It is an unpleasant truth that video games sometimes fall into ruts. Many games recycle the same human occupations (soldier, king, wandering murderer) ad nauseum, leaving players craving something novel. Here are five ideas for jobs less overrepresented in the gaming field.
Medieval games usually let the player take the role of a brave adventurer or powerful king, but what about the other denizens of a fantasy kingdom? A smith sim might let the player operate and stock a small town’s forge, manufacturing horseshoes, and basic tools for the surrounding craftspeople. Now and then, a questing warrior could stop by and commission a high-end piece or armor or a weapon, putting the player’s skills and supplies to the test.
Political and civilization sims typically cast the player as a virtual God-Emperor, the absolute ruler of all they survey. Instead, what if a game placed the player as the head of the resistance? Instead of extending power and adding land, the player could subvert existing regions and appeal to external powers for support. A degree of subtlety could be a useful gameplay mechanic; a revolutionary group that grows too loud, too fast, risks being smashed by superior government forces while still lacking military capabilities of its own.
While a few doctor simulation games are on the market (Theme Hospital, the Trauma Center series, that weird Grey’s Anatomy game for DS), the focus is often on either higher-level management or surgery. Imagine a nursing simulator in which the player is left to manage a ward, shuffling nurses back and forth to take care of the day-to-day needs of patients while doctors wander in and out of the floor at will, curing who they wish. The cooperation of an accredited nursing school like that at the University of Cincinnati could add verisimilitude.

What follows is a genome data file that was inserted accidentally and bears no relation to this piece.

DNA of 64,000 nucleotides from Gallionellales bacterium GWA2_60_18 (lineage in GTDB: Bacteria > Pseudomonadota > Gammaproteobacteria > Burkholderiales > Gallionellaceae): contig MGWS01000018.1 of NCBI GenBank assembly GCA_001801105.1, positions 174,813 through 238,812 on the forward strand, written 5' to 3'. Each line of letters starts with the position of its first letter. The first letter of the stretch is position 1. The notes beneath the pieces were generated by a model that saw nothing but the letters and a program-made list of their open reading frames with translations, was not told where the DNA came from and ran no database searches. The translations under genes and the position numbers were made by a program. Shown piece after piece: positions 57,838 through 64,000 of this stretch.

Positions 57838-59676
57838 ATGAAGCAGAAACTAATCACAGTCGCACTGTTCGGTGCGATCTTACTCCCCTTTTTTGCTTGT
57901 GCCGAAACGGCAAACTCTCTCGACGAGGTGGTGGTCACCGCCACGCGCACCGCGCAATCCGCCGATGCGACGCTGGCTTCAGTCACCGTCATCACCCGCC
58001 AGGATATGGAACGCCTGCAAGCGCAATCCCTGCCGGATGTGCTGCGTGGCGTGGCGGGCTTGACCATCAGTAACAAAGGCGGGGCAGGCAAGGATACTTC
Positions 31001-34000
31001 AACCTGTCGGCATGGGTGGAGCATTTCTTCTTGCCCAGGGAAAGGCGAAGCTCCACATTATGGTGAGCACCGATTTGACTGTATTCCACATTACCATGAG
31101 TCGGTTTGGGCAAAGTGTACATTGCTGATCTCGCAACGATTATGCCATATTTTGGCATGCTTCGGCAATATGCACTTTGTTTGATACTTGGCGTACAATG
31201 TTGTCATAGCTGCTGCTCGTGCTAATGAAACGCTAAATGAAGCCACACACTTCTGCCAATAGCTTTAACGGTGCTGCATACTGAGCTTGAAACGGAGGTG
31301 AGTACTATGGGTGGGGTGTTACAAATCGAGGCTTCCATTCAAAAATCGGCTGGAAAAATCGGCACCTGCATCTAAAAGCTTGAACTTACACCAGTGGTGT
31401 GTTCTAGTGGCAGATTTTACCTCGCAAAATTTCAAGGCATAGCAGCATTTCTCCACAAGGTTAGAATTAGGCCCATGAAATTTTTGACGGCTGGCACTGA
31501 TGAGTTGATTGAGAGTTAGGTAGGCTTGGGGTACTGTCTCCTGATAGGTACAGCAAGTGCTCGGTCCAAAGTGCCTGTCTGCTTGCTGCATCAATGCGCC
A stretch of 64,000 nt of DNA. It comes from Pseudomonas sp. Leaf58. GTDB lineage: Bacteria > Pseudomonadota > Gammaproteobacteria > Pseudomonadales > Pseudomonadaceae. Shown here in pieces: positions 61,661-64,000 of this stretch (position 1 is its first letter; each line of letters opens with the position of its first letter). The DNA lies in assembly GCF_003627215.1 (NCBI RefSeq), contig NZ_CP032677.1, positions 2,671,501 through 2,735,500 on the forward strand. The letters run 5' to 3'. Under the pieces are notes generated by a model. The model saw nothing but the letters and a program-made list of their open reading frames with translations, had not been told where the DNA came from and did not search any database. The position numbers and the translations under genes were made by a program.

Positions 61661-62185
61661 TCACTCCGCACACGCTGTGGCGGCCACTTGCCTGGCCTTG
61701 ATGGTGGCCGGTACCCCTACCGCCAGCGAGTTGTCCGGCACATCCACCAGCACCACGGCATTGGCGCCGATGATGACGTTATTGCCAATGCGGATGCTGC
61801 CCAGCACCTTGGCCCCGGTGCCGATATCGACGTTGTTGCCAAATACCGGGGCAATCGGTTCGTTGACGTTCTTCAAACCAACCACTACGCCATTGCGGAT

The Sims series tends to put the player in a fairly prosperous position. What if a life sim game instead expected the player to cope with the ragged realities of life during the Great Depression? Characters could eke out a bare living doing migrant work, riding the rails between job sites, and camping in Hoovervilles for the night. Although prosperity might beckon as an end goal, the constant threat of life on the low end would make every night sleeping under the stars a new struggle.
Image via Flickr by Anguskirk
Most shooters take place in the modern era, the future, or World War II (the Cadillac of wars). This leaves wide swaths of history unaccounted for. A shooter based in the American Revolution, Thirty Years War, or War of 1812 could add intriguing fire limits to gameplay. Whereas a modern gun can be fired many times before reloading, a musket would only produce one shot before needing to be readied again, leading to an emphasis on marksmanship and cover.
Of course, there’s nothing wrong with being an adventurer or soldier or space marine. The classics are such for a reason. However, every gamer worth their salt is on the lookout for something new and interesting, and moving past the old subjects is the only way to deliver it to them.